Friday, August 25, 2006

The Decline of Welsh Nonconformity 2: Church Life-the Church Corporate

Nonconformist churches were places for social interaction as well as places for worship. Every church had a Sunday-school and at least one mid-week meeting, as well as special events like the Church breakfast illustrated. Analyzing the activities of nonconformist churches, R. Tudur Jones notes that most held meetings on every day in the week, one on Anglesey had as many as 15 meetings –more than two a night!

Many of these meetings were not religious in character but more generally social-although every chapel did have its prayer meetings. There were activities as varied as debating and sports. Although the purpose of these activities was to bring people together and deepen fellowship, it was too easy for social activities to become a distraction from the main purpose of the church. Competitions such as debating contests could engender an unhealthy spirit of competition. Independent Minister John Thomas deplored the tendency to provide amusements for young people, declaring that: ‘A Bible class in one room cannot compete with the billiard table and the bagatelle board in another room.’[2] There was every danger of churches becoming merely social centres, vulnerable to the coming of bigger and better distractions. Jones agrees, stating that often:

"[…] people began to identify Christianity with this kind of [social] activity. To such people the Christian faith was merely one facet of the Welsh-Language entertainment culture, and when a mighty tempest came to batter Welsh Christianity, they had not the strength to withstand its force."[2]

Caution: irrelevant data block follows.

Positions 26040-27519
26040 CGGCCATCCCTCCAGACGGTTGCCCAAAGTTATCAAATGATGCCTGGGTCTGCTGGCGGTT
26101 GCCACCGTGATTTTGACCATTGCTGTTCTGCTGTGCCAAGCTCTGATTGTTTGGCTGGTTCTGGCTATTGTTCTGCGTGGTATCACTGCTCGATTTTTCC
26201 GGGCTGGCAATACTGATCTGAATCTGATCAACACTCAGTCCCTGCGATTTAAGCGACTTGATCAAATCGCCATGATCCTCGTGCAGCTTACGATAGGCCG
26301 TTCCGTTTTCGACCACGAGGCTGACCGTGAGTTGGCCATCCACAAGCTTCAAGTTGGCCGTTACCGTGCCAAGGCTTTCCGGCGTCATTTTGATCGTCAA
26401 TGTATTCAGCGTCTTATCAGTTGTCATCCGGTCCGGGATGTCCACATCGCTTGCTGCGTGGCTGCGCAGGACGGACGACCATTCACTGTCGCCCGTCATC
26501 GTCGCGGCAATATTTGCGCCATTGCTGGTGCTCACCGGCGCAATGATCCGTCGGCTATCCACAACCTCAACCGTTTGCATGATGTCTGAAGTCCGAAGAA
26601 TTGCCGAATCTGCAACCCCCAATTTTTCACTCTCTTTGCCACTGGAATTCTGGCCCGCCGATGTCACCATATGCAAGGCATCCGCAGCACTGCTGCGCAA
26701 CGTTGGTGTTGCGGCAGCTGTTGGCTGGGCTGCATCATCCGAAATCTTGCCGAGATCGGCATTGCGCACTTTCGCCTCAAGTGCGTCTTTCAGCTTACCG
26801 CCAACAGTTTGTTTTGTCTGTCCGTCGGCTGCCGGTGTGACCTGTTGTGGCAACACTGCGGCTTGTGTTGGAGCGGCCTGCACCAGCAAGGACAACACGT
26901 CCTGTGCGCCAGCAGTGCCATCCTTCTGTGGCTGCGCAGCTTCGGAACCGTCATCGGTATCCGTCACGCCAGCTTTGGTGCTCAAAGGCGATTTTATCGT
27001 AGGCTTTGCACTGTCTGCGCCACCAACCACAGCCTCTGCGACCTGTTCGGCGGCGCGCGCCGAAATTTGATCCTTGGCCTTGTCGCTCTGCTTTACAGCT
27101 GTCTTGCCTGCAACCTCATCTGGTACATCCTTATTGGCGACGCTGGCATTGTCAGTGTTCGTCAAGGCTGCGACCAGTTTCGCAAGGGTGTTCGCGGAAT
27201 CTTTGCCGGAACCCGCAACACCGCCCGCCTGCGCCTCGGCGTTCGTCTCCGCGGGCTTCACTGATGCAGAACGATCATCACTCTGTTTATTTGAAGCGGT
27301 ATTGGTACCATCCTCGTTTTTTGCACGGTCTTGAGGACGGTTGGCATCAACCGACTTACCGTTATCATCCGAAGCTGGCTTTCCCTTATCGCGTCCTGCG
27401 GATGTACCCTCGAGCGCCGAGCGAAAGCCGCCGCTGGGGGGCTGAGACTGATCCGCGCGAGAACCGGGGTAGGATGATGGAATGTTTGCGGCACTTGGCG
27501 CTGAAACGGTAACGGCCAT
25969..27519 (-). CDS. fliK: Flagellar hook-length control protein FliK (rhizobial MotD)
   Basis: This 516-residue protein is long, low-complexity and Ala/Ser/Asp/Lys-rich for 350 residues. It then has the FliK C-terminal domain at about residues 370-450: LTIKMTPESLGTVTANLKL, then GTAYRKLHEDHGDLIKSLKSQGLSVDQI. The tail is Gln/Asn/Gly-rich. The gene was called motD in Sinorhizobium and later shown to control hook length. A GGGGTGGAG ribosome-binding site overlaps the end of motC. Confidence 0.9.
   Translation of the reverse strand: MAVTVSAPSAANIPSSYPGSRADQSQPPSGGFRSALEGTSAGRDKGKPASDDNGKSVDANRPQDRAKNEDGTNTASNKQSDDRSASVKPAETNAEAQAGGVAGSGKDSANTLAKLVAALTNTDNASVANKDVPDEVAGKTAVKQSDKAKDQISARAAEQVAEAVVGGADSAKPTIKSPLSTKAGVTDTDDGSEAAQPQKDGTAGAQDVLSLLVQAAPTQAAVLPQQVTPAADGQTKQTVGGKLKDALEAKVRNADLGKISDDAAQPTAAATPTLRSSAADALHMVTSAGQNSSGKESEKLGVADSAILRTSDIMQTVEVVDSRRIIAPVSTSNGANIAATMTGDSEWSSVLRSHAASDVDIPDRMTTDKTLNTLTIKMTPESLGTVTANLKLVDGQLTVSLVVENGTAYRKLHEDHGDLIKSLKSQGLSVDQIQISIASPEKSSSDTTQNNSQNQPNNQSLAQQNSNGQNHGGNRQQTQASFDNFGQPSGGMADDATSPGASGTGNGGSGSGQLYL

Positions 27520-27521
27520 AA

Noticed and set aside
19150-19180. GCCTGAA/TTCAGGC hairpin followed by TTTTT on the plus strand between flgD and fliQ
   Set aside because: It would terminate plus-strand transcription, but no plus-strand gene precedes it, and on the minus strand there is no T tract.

A secularised, merely cultural Christianity, devoid of devotional feeling would not retain members when the social activities that kept them in the church could be found outside it.

[1] Quoted in Jones: Congregationalism, pp.189.
[2] Jones: Faith pp.97.

Appendix: A Typical Chapel Week in Swansea (data relates to Libanus Baptist Chapel, Swansea).[3]

Monday: Prayer meeting & Temperance meeting.

Tuesday: Band of Hope & Christian Endeavour (Young People’s meetings).

Wednesday: Seiat (Fellowship and prayer meeting).

Thursday: Sisterhood Prayer meeting & Choir Practice.

Friday: Bible Class.

Saturday: Men’s Prayer Meeting.

[3] Source: R. Tudur Jones: Faith and the Crisis of a Nation: Wales 1890-1914 (Cardiff, 2004) pp.89.

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4 Comments:

Blogger Jenson's Blog said...

Is that the reason why some Welsh people have claimed that "the Welsh language is the language of Heaven"?

11:50 am  
Blogger Hiraeth said...

In jest, probably.

In truth, in South Wales from the 1850s, culture became increasingly anglicised, as English-speakers from England, Ireland and within Wales. Business, work and education became increasingly English. In the Chapels, however, Welsh was still, by and large used. The result was that while English was spoken in secular areas, Welsh remained the main language for worship.

There were two negative results to this. The first was that the fate of Welsh Christianity became linked to the fate of the language. If one looks at the decline of the language, one can see the same pattern as can be seen with Nonconformity. The second was that until the 1880s, many English speakers in Wales had no contact with the Church, even if they had wanted to.

1:00 pm  
Blogger Voltaire Reincarnate said...

Hey, why is St. George's enslaved?

5:13 am  
Blogger Highland Host said...

Because of the unrighteous church-state relationship known as Erastianism. A 'Free Church' is one that is not enslaved to the state.

9:34 am  

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